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RFLP analysis and linkage mapping in Solanum tuberosum

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A morphologically and agronomically heterogeneous collection of 38 diploid potato lines was analysed for restriction fragment length polymorphisms (RFLPs) with 168 potato probes, including random genomic and cDNA sequences as well as characterized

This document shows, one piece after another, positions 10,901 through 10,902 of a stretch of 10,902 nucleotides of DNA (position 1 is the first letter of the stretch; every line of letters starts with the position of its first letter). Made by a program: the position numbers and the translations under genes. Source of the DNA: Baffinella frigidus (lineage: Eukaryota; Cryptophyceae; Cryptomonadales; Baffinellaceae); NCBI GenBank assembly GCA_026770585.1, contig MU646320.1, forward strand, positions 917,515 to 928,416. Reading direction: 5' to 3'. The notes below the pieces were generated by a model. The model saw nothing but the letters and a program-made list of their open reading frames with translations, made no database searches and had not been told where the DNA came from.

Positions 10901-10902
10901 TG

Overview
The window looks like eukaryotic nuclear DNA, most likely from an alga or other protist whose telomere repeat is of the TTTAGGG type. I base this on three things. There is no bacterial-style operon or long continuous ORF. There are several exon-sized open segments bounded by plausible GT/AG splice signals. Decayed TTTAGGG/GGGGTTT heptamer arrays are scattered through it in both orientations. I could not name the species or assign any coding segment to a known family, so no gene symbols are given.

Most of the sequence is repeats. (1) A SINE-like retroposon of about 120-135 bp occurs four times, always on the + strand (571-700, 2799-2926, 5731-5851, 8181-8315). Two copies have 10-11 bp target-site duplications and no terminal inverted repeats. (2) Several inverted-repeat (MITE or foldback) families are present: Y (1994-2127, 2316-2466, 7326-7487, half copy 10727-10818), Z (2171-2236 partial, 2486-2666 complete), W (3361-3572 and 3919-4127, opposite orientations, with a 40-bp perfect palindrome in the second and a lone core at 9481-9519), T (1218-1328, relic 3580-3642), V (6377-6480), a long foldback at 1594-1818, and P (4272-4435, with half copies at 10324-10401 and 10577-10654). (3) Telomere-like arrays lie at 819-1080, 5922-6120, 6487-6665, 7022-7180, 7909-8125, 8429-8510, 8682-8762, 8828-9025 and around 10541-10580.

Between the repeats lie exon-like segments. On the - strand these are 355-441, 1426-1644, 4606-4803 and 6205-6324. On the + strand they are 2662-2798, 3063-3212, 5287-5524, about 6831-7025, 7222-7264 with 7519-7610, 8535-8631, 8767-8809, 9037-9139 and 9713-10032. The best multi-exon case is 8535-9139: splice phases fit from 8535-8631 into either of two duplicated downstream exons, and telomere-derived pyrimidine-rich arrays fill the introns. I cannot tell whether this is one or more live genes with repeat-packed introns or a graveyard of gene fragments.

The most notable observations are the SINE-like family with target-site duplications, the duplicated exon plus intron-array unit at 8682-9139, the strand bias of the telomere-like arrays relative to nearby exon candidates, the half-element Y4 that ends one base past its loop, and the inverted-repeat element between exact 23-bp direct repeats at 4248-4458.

Theor Appl Genet (1989) 78:65-75 9 Springer-Verlag 1989 RFLP analysis and linkage mapping in olanum tuberosum C. Gebhardt, E. Ritter, T. Debener, U. Schachtschabel, B. Walkemeier, H. Uhrig and F. Salamini Max-Planck-Institut fiir Ziichtungsforschung, D-5000 K61n 30, FRG Received December 23, 1988; Accepted December 30, 1988 Communicated by G. Wenzel Summary. A morphologically and agronomically hetero- geneous collection of 38 diploid potato lines was ana- lysed for restriction fragment length polymorphisms (RFLPs) with 168 potato probes, including random genomic and cDNA sequences as well as characterized potato genes of known function. The use of four cutter restriction enzymes and a fragment separation range from 250 to 2,000 bases on denaturing polyacrylamide gels allowed the detection of RFLPs of a few nucleotides. With this system, 90% of all probes tested showed useful polymorphism, and 95% of those were polymorphic with two or all three enzymes used. On the average, 80% of the probes were informative in all pairwise comparisons of the 38 lines with a minimum of 49% and a maximum of 95%. The percentage of heterozygosity was deter- mined relative to each other for each line and indicated that direct segregation analysis in F1 populations should be feasible for most combinations. From a backcross involving one pair of the 38 lines, a RFLP linkage map with 141 loci was constructed, covering 690 cMorgan of the Solanum tuberosum genome. Key words: Solanum tuberosum - RFLP - Linkage map Introduction Besides direct sequence comparisons, restriction frag- ment length polymorphisms (RFLPs) are the most sensi- tive tool for the detection of DNA differences within or between species. The molecular basis of RFLPs is the loss or gain of a restriction site due to a point mutation within the enzymes recognition sequence, or a molecular event leading to insertion, deletion or inversion. Both situa- tions result in a length difference of genomic restriction fragments detectable on Southern blots. RFLPs are genetic markers with several advantages compared to conventional markers. They describe direct- ly the genotype instead of the phenotype and, therefore, are not influenced by the environment. The number of RFLP markers which can be mapped is only limited by the molecular differences existing between available genotypes; it is also proportional to the effort applied to detect them. RFLP studies and detailed RFLP linkage maps are recognized as important contributions of mo- lecular genetics to plant breeding (Beckmann and Soller 1986; Burr et al. 1983; Tanksley 1983) as well as to the fields of plant taxonomy and evolution (Song et al. 1988; Hosaka and Hanneman 1988 a, b). In recent years RFLP linkage maps have been devel- oped in several diploid plants, the most advanced being maize (Helentjaris et al. 1986; Helentjaris 1987), tomato (Bernatzky and Tanksley 1986a; Helentjaris et al. 1986; Zamir and Tanksley 1988), lettuce (Landry et al. 1987 b), rice (McCouch et al. 1988), pepper (Tanksley et al. 1988) and Arabidopsis (Chang et al. 1988). The cultivated po- tato Solanum tuberosum ssp. tuberosum) is a tetraploid with poorly developed cytogenetics. In fact, no linkage map is available for the species, although a few linkages among isoenzymes have been obtained by Douches and Quiros (1987; see also Desborough 1983). A comparative RFLP map between tomato and po- tato has been recently obtained from an interspecific cross involving the wild species S. phureja and S. cha- coense and a diploid S. tuberosum line (Bonierbale et al. 1988). However, it seemed desirable to us to produce a RFLP linkage map within a gene pool of diploid S. tuberosum, where many crosses of agronomic interest can be analysed with the aim of mapping disease resis- tance genes or quantitative trait loci. Therefore, we con- ducted a survey of RFLPs present in a collection of 38 diploid potato breeding lines, which were selected for  66 agronomic qualities over years at the Max-Planck- Institut ffir Zfichtungsforschung (review in Ross 1986). A RFLP linkage map has been obtained from a segregating backcross of one pair of diploid lines out of the 38 analysed. Materials and methods Plant material Thirty-eight diploid Solanum tuberosum lines from the collection of the Max-Planck-Institut ffir Zfichtungsforschung were se- lected for screening the probes. The line identifications together with their current running numbers are listed in the first two columns of Table 1. One F1 plant (H 86.0916/2) from a cross between lines 9 (H 81.691/1) and 16 (H 82.309/5) was the pollen parent in a backcross to line 16. Sixty-seven backcross lines were obtained and used for the linkage analysis. For DNA extraction, leaves and young shoots were har- vested from pot-grown plants in the greenhouse and stored at - 70 ~ Freeze-dried material was also used for DNA isolation. DNA-isolation Total genomic DNA was purified according to Saghai-Maroof et al. (1984), with the following modifications and additional purification steps: two times concentrated extraction buffer was used for fresh (stored frozen at -70 ~ as well as freeze-dried material. Further purification steps involved either one CsC1 gradient centrifugation step or a treatment with RNAse A (Boehringer Mannheim, 10 gg/ml, 30 min, 37 ~ followed by one phenol/chloroform and two chloroform extractions; con- taminating carbohydrates were partially removed by adjusting the final aqueous DNA-solution to 1 M NaC1, incubating 20 min at -20~ centrifuging 15 min at 4~ and discarding the gelatinous pellet. After a final ethanol precipitation, the DNA was resuspended in 10 mM TRIS HC1, 1 mM EDTA, pH 8.0. The concentration of CsCl-purified DNA was estimated by the absorbance at 260nm, otherwise by band-intensity on Ethidiumbromide-stained agarose gels. Restriction digests, electrophoresis and blotting Genomic DNA was restricted with 3-4 units/gg DNA of Taql, RsaI, HaeIII or AluI (Boehringer Mannheim) for 4 h or over- night, according to the supplier's instructions. Sample preparation, electrophoresis and blotting was es- sentially as described by Kreitman and Aquad6 (1986) with the following modifications: restriction digests containing 3-4 gg DNA were ethanol-precipitated and resuspended in 5 lal loading buffer (94 formamide, 10 mM EDTA, 0.05 xylene cyanol, 0.05 bromophenol blue). Undissolved material was pelleted by a short spin of the sample tubes. After denaturation (5 min, 95 ~ the sample tubes were transferred to ice and the super- natants were loaded into 3 mm wide slots of a 30 crn x 40 cm x 1 mm denaturing 4 polyacrylamide gel in 1 x TEB-buffer, 8 M urea. The running buffer was 1 x TEB (0.089 M TRIS-borate, 0.089 M boric acid, 2 mM EDTA). Electrophoresis was per- formed at 50 W constant power until the xylene cyanol dye reached the bottom of the gel. After electrophoresis, the gel was immediately transferred into a 30 cm x 40 cm electroblotting chamber (electrophoresis and electroblotting equipment manu- factured by the MPI workshop) and blotted in 23 1 0.4 x TEB- buffer for 1 h at 5 V/cm onto a nylon membrane (Amersham Hybond N). The DNA was covalently bound to the membrane by UV irradiation at 302 nm on a transilluminator for 5-10 min. Table 1. Characterization of 2nd potato lines by polymorphism and heterozygosity No. Line identi- Average (Min.-Max) Hetero- Relative fication informa- ( ) zygosity hetero- tive (LH) zygosity probes in index ( ) (RHI) 3 H80.577/1 79.3 (74.1 89.8) 62 0.370 5 H80.649/1 79.3 (74.1 90.5) 52 0.348 6 H80.695/12 85.7 (81.6-93.2) 60 0.381 7 H81.8/1 78.2 (72.8-88.4) 22 0.298 9 H81.691/1 78.6 (71.4 93.2) 57 0.350 10 H81.2045/10 87.0 (81.0 93.2) (1) (1) 11 H81.2062/1 81.7 (57.8-90.5) 63 0.381 12 H81.2077/11 82.2 (66.7-90.5) 55 0.364 13 H79.0134/44 84.9 (76.9-92.5) 58 0.355 15 H82.24/3 82.0 (74.8-89.8) 48 0.348 16 H82.309/5 77.8 (66.0-91.8) 59 0.350 17 H82.310/4 76.4 (49.0-90.5) 51 0.351 18 H82.337/49 75.9 (56.5-91.8) 54 0.342 19 H82.340/18 76.6 (68.0-91.2) 50 0.353 20 H82.350/6 76.2 (55.8-93.2) 50 0.319 23 H82.379/7 77.1 (71.4-91.8) 38 0.334 27 H81.802/7 78.0 (66.0-91.2) 57 0.341 28 H81.2074/2 81.5 (57.8-91.2) 63 0.363 29 H82.328/13 82.3 (77.6-91.8) 55 0.355 30 H82.350/7 76.3 (68.0-91.8) 39 0.334 31 H75.1207/7 79.6 (71.4 91.2) 54 0.357 32 H75.1208/13 81.1 (70.7-92.5) 55 0.360 33 H76.7/7 75.3 (55.8-90.5) 44 0.310 34 H77.409/13 81.8 (72.8-94.6) 53 0.352 35 H77.420/10 78.8 (71.4-92.5) 38 0.305 37 H80.572/5 80.0 (74.1-89.6) 59 0.352 38 H80.576/16 80.0 (71.4-90.5) 50 0.332 39 H79.0136/76 82.1 (78.2-89.8) 54 0.353 40 H80.696/4 86.5 (83.7-94.6) 68 0.378 41 H79.1506/I 80.7 (76.9-92.5) 40 0.309 44 H81.404/89 79.4 (72.8-92.5) 41 0.341 45 H82.310/10 76.3 (63.3-89.1) 59 0.357 46 H82.355/7 74.7 (66.0-89.8) 51 0.324 47 H82.364/19 77.8 (66.0 92.5) 47 0.323 48 H82.366/3 78.1 (69.4-94.6) 56 0.342 49 H82.368/3 77.0 (70.1-93.9) 50 0.327 50 H82.2032/1 86.1 (77.6-94.6) 50 0.357 51 H81.1506/60 80.4 (73.0-92.7) 50 0.330 Mean value 79.8 (49.0 94.6) (1) This line was heterogeneous either due to the mixing of plant materials or of DNAs or due to a ploidy level different from 2n. The calculation of the LH and RHI indexes was, therefore, omitted Probe preparation, hybridization and autoradiography Recombinant plasmids were purified according to Birnboim and Doly (1979). Inserts of cDNA and genomic clones, were isolated by electroelution from agarose gels and labelled with 32P-c~ dCTP (Amersham) using the random primer labelling method of Feinberg and Vogelstein (1983, 1984). For hybridization, one to four membranes were stacked on top of each other and placed around the inner wall of a plastic tube (30 cm • 3.5 cm in diameter, Macrolon), and sealed with a silicon plug with a syringe needle in the center for pressure exchange. Eight to ten milliliters per membrane (25 cm x 30 cm)  67 of 6 x SSC, 5 x Denhardt's solution, 0.5% SDS, 20 ~tg/ml dena- tured salmon sperm DNA were added to the tube for prehybri- dization and hybridization, respectively. The tubes were incubated at 65 ~ rotating around the long axis, in a hybridization oven (oven and tubes by Bachhofer, Reutlingen, FRG). Prehybridization and hybridization were performed overnight. Posthybridization washes were first in the tubes with 3 x 50ml 1 x SSC, 0.1% SDS, 65~ 15 min each, then with 2 x 31 (for up to 10 membranes) 5 mM Sodiumphos- phate, 1 mM EDTA, 0.2% SDS, pH 7.0, at room temperature for 30 min each or longer. The membranes were autoradio- graphed at -70~ from 3 to 10 days using Kodak X-OMAT AR5 film and one intensifier screen. Preparation of random eDNA clones Poly A + RNA was isolated from young shoots and leaves ac- cording to Bartels and Thompson (1983). Double-stranded eDNA was synthesized following Gubler and Hoffmann (1983), ligated to EcoRI linkers and cloned into the EcoRI site of the bluescribe vector (Vector Cloning Systems, San Diego/CA). Af- ter transformation of E. coli strain TG-2 (Hanahan 1983) with the recombinant DNA, a library of ca. 3,500 clones was ob- tained. Random cDNA probes were isolated from clones with inserts of a least 200 base pairs. The nomenclature used for eDNA RFLP markers is CPn(a), CPn(b) and so on, with n being an identification number and a, b etc indicating different loci within the same probe. Preparation of random genomic clones Total DNA from a 2n potato line was digested with PstI as described by Young et al. (1987). The fragments were separated on a 1% agarose gel. Fragments between 500 and 2,000 base pairs were cut out from the gel, electroeluted with a Biotrap (Schleicher and Schiill) and ligated into PstI-digested bluescribe vector. Clones from the library (2,500 clones) obtained after transformation of E. coli strain TG-2 were screened for highly repetitive sequences according to Landry and Michelmore (1985). Random genomic probes were isolated from clones giv- ing no hybridization signal with 32P-labelled total potato DNA. The nomenclature for genomic RFLP markers is GPn(a), GPn(b) etc. analogous to eDNA markers. Specified clones used as RFLP markers cDNA clones coding for 4-coumarate: CoA ligase (4CL) and phenylalanine ammonia-lyase (PAL) of potato were obtained from K.-H. Fritzemeier (MPI fiir Ziichtungsforschung, Co- logne; Fritzemeier et al. 1987). Two potato cDNA clones, pC 116 and pI 471, were provided by J. Taylor (ditto). pI 471 codes for a gene involved in the defense reaction of potato against Phytophthora infestans. A similar function is not confirmed for pC 116 which has been isolated in a similar context (J. Taylor and G. Strittmatter, unpublished results). The eDNA clone cod- ing for granule bound starch synthase Wx gene) of potato was obtained from M. Hergersberg, MPI, Cologne (Hergersberg 1988). M. Thangavelu, Plant Breeding Institute, Cambridge, provided the genomic clone 2PAc 59 (13.2 kb) containing an actin sequence of potato. A subcloned l.l-kb EcoRI/HindlII fragment was used as RFLP marker. The cDNA clone rbcS c (Eckes et al. 1985) and genomic clones coding for rbsS 1, rbcS 2a, rbcS 2b and rbcS 2c (Wolter et al. 1988) were obtained from F.P. Wolter, MPI, Cologne. S. Rosahl (ditto) provided the geno- mic clone pgT 5 containing a patatin gene (Rosahl et al. 1986). Coding sequences (pR-1 and pR-2) of glutamine synthetase of Phaseolus vulgaris (Gebhardt et al. 1986) were used as heterolo- gous probes for screening the potato cDNA library. Data and linkage analysis The presence and absence of specific restriction fragments were scored for each genotype on autoradiograms. Only clearly scor- able fragments were analysed and doubtful cases were excluded from further data processing. The potato lines described in this paper were highly heterozygous. The presence of a restriction fragment could, therefore, indicate either homo- or hetero- zygosity for that fragment. The state of homo- or heterozygosity of parental, F1 and backcross lines was inferred from segre- gation data. Linkage analysis and calculation of recombination frequencies were computed according to Bailey (1961). Each segregating fragment was first tested for distorted seg- regation ratio with the Z 2 test. Then for each pair of fragments (A and B), the fragment configuration was determined, depend- ing on whether the two fragments were present in both parents (configuration AB/AB) or in only one parent (Configuration AB/00). The mixed configurations AB/A0 and AB/0B were also analysed. From the phenotype distribution it was inferred whether A and B were in coupling or repulsion. Taking into account the fragment configuration and distorted segregation ratio (if present), linkage was tested for each pair of fragments with the X z test. Recombination frequencies were calculated using the "maximum likelihood" method. From the resulting matrix of recombination frequencies, linkage groups were deduced with the "nearest neighbour" method. Linkage sub- groups were obtained preferentially for the fragment configura- tions AB/00 (coupling and repulsion)of each backcross parent and AB/AB (coupling), because these configurations generally had the smallest standard errors. The linkage subgroups which were independently derived from both parents were united by allelic fragments (defined by total linkage in repulsion). Allelic fragments, and fragments showing 100% co-segregation within the same probe (example in Fig. 5) constituted one locus. Loci were arranged in linear order according to Haldane's formula. RFLP and linkage analysis were performed on an IBM- compatible PC with software developed by one of us (E. Ritter, unpublished results). Results and discussion The genetic material After a series of experiments with several diploid potato lines as representatives of the genetic material currently used in Europe to breed superior 4n varieties, a set of 38 was chosen for RFLP analysis (Table 1, columns 1 and 2). The criteria adopted in selecting the genotypes were large variability in morphological (e.g. flower colour, tuber shape, eye depth, skin colour) and agronomic char- acters (e.g. yield, starch content, disease resistance). The variability among the lines can partially be ascribed to several wild or cultivated Solanum species participating in various degrees to the pedigrees, the most important being S. acaule, S. spegazzinii, S. demissum, S. gourlayi, S. stenotomum, S. vernei, S. sparsipilum, S. stoloniferum and S. andigena. Lines 6 (hybrid between S. tuberosum and S. stenotonum) and 40 (hybrid between S. tuberosum and S. spegazzinii) contain the highest amount of germ- plasm from another Solanum species whereas, e.g., lines 13 and 39 are possibly pure tuberosum, (except for early and not well-defined introductions from S. demissum,  68 BH31*xBH5* HH140 x ~ --~44.1016/10 ~---- 149.54o/2 ~ BH91x BH171 BH1/,9 x BH31~x HH 346 HH439 x75.163/153 H77.01/27 H81.691/1 @ x H82.30915 @ t H69.1382/14 x HHZ,73 l T H26/.7 H2086 x USW5536.? BH165xBH5* t t [ t RH 109 xs. spg 8716 USWPH4 x USWH253 14 5o4n0a/2*l l / MittelfriJhe 144.1016/10 1 I ss::'~ Mittelfr(] he, S. ac{ Fig. 1. Pedigrees of the 2n potato lines 9 and 16 from which the segregating backcross population was obtained. Tetraploid genotypes are shown in boxes; * indicates the repeated use of the same genotype in the pedigree. Important varieties and species contributing to the lines 44.1016/10 and 49.540/2 are indicated at the bottom. Reduction of the ploidy level from 4n to 2n occurred via female parthenogenesis induced by S. phureja fertil- ization S. acaule and S. andigena into 4n varieties and breeding lines from which the diploids were later derived). The two pedigrees of lines 9 and 16 from which the backcross for linkage analysis was obtained are shown in Fig. 1, and their complexity is rather typical for most lines included in the set. In a similar manner as lines 9 and 16, certain 4n lines and varieties are common an- cestors of most of the diploid lines (Rudorf 1958: Ross and Jacobsen 1976) because of their good combining ability and valuable agronomic characters. The self- compatible line 51 was included in the set because it was used in transformation experiments by Knapp et al. (1988). Based on the pedigrees as far as known and on comparative RFLP analysis with 20 tetraploid potato varieties (Gebhardt et al. 1989), we concluded that the set of 38 diploid lines was a fairly good representation of the germplasm used in European potato breeding. RFLP analysis within 38 diploid potato lines From the historically narrow genetic basis of the Euro- pean potato (Simmonds 1976) and from the pedigree structure of the diploid gene pool, a high variability at the DNA level could not be expected a priori. Therefore, we adapted the four cutter filter hybridization technique of Kreitman and Aquad6 (1986) in order to improve the chances of detecting RFLPs in potato. Using four cutter restriction enzymes theoretically increases the length of sequence scored per probe by the increased number of sites (Kreitman and Aquad6 1986). Moreover, the sepa- ration range of DNA fragments between 250 and 2,000 bases allows the detection of fragment length differences as small as a few nucleotides. This is demonstrated in Fig. 2. Genomic DNA of the 38 diploid lines was di- gested with RsaI (Fig. 2a), HaeIII (Fig. 2b) and TaqI (Fig. 2 c), respectively. The fragments were separated on a denaturing 4% polyacrylamide gel and transferred to a nylon membrane by electroblotting. The three mem- branes were hybridized together against the random genomic probe GP24. The length of each hybridizing fragment was determined relative to molecular weight standards and is indicated in Fig. 2. The polymorphic pattern of the probe resulted in this case from length differences of 12-15 bases. With the experimental setup shown in Fig. 2 - except that HaeIII was replaced later on by AluI - 168 potato sequences were tested for RFLPs within the population of 38 2n lines. The probe sources were random genomic Pst clones of potato with inserts of 500-2,000 base pairs, random potato cDNA clones with inserts of at least 200 base pairs and several cloned potato genes with known or specified coding function ('Materials and methods'). Ex- amples of patterns revealed by the probes are shown in Figs. 3 and 4. Simple patterns as in Fig. 3 were caused by single copy sequences. In Fig. 3 a and b respectively, six and two allelic fragments were identified for which the homo- or heterozygous state could be determined. The percentage of heterozygosity given in Table 1 (column 5) was evaluated with this type of pattern. With one probe, null alleles were observed as shown in Fig. 3 c. This find- ing was also reported in other species (McCouch et al. 1988; Landry etal. 1987a) and suggested a polymor- phism due to insertion/deletion of DNA sequences. In contrast to the single copy probes of Fig. 3, a very complex polymorphic pattern was revealed by the anony- mous probe GP35 (Fig. 4). Whereas the most intensive hybridizing fragments showed hardly any variation, at least 23 polymorphic minor fragments were scored (indi- cated by arrows), taking into account only those for  69 Fig. 2a-c. Southern blots ofgeno- mic DNA of 38 potato lines (num- bered according to Table 1) hybrid- ized to the genomic probe GP24. 3-4 lag DNA were restricted with a RsaI, b HaelII and e TaqI respec- tively. The fragments were sepa- rated on a denaturing 4 polyacryl- amide gel and transferred to the nylon membrane by electroblot- ting. Fragment lengths were deter- mined relative to size markers (587, 540, 458, 434 and 267 bases, not shown) and are indicated to the left Fig. 3a-e. Examples of RFLP patterns obtained with single copy probes. Lines and experimental conditions as in Fig. 2. a TaqI di- gest, hybridized to the genomic se- quence GP79, b TaqI digest, hybridized to the cDNA sequence CP 57, c HaeIII digest, hybridized to the genomic sequence GP93. Allelic fragments are indicated by a?'I OWS